Judge not lest ye be judged: the trials of a model litigant

Robin Woellner, Julie Zetler

Research output: Contribution to journalArticlepeer-review


Under the "Legal Practice Guidelines on Values, Ethics and Conduct", the Australian Taxation Office ("ATO" as a Commonwealth agency is required to operate as a "Model Litigant", and to act "with complete propriety, fairly and in accordance with the highest professional standards" in litigation in which the ATO is involved. The Guidelines play an important role in promoting support for the rule of law and respect for the Australian Taxation Office and the tax system as a whole – key elements in promoting voluntary compliance with the self-assessment tax system. Appropriately, the Guidelines set "an extremely high bar to jump over", and the ATO has not always succeeded in satisfying these requirements. Two recent decisions of the Full Federal Court provide stark illustrations of ATO failures to comply with the Guideline requirements. In FC of T v Indooroopilly Childcare Services (Qld) Pty Ltd, the Court was extremely critical of the ATO's failure to follow a series of single judge Federal Court decisions, while in LVR (WA) v Administrative Appeals Tribunal, a differently constituted Court was critical of the failure by counsel for the ATO to advise the judge at first instance that the AAT’s reasons for its decision were almost wholly copied verbatim and without attribution from the Commissioner's submissions to the AAT. While no doubt lapses such as these do not reflect well on the ATO, they offer rich opportunities for analysis of multi-dimensional legal, policy and related issues. How tax teachers "frame" the analysis of such issues may influence the perception and values which students take with them into the real world. Accordingly, as intellectual gatekeepers and moral exemplars, legal academics owe a duty to their students and their profession to approach the analysis of these issues in a critical but balanced way.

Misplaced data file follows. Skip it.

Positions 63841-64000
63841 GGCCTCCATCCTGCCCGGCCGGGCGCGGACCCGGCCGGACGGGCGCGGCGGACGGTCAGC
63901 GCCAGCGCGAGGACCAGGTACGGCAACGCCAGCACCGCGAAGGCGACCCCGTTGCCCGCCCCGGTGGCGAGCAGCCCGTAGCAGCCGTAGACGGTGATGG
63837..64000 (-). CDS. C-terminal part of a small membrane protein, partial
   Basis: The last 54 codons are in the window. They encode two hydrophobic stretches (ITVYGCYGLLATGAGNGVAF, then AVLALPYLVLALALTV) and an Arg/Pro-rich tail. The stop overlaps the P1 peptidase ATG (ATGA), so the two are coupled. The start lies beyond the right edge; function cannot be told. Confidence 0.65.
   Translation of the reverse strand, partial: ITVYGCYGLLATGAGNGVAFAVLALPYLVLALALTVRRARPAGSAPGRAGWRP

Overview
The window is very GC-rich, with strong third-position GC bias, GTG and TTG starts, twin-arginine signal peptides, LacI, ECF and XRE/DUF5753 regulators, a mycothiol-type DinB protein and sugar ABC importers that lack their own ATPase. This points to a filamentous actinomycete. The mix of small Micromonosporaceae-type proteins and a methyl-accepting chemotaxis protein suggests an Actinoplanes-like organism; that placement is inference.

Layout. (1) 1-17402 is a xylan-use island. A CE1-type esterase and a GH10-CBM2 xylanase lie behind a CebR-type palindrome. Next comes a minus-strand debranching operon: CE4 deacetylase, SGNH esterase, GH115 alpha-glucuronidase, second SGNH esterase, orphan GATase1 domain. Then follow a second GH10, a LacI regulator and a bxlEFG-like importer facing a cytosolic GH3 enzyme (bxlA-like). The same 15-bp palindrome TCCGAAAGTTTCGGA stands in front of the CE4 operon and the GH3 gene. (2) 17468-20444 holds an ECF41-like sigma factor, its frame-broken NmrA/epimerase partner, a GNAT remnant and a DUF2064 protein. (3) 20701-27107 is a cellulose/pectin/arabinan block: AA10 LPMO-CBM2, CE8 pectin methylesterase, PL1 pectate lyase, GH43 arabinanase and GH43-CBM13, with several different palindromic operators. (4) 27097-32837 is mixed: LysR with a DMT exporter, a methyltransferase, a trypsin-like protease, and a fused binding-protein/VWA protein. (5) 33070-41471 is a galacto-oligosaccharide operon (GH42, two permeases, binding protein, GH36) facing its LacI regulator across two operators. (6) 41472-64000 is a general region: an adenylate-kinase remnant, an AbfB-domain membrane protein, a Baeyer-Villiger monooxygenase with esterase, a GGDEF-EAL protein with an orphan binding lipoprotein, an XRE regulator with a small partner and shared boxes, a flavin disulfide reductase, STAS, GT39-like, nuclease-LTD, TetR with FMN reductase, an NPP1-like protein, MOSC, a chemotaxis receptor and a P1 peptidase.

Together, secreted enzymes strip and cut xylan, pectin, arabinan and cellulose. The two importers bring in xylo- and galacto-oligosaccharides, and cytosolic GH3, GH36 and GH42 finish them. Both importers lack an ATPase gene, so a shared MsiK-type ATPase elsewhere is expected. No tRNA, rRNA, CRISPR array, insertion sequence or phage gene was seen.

Original languageEnglish
Pages (from-to)189-199
Number of pages11
JournalJournal of the Australasian Law Teachers Association
Publication statusPublished - 2013


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